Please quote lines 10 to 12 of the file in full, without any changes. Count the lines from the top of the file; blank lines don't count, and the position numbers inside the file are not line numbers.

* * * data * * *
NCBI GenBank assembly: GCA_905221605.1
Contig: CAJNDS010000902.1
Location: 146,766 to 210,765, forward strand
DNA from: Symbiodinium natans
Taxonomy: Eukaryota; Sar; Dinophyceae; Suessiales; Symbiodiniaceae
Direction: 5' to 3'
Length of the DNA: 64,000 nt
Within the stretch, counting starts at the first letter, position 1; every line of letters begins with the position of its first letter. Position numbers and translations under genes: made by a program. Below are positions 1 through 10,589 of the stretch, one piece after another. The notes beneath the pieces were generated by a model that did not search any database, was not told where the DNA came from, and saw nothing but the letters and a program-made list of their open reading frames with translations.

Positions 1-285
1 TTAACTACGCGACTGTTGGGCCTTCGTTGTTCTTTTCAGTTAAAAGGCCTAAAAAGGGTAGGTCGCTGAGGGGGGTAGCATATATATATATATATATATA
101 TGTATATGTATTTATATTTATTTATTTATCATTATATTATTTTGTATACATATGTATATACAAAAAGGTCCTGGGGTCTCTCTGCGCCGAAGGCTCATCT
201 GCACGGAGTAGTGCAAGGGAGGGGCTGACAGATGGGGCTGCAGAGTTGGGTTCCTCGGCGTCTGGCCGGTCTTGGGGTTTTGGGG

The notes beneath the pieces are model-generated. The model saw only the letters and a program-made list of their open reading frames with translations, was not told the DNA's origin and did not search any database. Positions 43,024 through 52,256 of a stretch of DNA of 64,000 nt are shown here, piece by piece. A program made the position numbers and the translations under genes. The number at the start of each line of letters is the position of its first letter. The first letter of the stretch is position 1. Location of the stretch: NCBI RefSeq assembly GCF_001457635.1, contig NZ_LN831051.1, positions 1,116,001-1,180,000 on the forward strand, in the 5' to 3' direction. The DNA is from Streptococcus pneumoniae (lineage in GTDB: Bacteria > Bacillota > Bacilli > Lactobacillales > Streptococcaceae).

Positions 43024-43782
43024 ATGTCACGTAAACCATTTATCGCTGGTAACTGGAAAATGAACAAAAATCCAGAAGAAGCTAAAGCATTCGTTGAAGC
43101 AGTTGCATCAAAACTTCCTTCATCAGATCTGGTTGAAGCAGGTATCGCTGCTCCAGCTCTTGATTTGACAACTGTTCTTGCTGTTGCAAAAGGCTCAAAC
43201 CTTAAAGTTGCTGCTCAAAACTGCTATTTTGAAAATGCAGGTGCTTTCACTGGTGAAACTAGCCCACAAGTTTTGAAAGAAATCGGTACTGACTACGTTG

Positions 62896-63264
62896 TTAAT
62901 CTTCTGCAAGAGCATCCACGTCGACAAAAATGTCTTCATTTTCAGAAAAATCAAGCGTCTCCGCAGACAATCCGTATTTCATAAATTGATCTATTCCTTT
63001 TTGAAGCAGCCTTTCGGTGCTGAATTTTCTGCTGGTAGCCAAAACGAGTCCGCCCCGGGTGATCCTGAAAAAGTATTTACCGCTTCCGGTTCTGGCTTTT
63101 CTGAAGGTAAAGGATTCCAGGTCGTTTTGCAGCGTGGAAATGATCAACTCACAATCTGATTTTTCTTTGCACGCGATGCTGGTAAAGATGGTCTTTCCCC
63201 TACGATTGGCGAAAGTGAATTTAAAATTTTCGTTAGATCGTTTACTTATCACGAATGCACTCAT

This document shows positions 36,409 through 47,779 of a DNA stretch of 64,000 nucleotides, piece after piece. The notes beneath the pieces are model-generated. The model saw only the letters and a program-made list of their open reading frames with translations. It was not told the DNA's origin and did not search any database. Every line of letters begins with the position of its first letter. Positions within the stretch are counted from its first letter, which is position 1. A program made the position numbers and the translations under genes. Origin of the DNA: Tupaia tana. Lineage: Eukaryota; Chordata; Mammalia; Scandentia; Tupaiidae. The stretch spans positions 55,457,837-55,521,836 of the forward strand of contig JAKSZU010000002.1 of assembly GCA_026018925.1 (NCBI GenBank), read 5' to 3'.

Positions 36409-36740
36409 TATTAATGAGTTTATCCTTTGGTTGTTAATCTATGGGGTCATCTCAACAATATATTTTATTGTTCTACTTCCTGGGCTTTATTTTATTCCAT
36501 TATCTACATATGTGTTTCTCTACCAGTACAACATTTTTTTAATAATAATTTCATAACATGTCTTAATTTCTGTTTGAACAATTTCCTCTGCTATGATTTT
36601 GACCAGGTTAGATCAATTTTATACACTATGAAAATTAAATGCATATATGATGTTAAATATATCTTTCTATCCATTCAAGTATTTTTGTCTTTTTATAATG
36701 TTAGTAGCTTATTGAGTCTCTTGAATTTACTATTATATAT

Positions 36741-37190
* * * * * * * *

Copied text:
1 TTAACTACGCGACTGTTGGGCCTTCGTTGTTCTTTTCAGTTAAAAGGCCTAAAAAGGGTAGGTCGCTGAGGGGGGTAGCATATATATATATATATATATA
101 TGTATATGTATTTATATTTATTTATTTATCATTATATTATTTTGTATACATATGTATATACAAAAAGGTCCTGGGGTCTCTCTGCGCCGAAGGCTCATCT
201 GCACGGAGTAGTGCAAGGGAGGGGCTGACAGATGGGGCTGCAGAGTTGGGTTCCTCGGCGTCTGGCCGGTCTTGGGGTTTTGGGG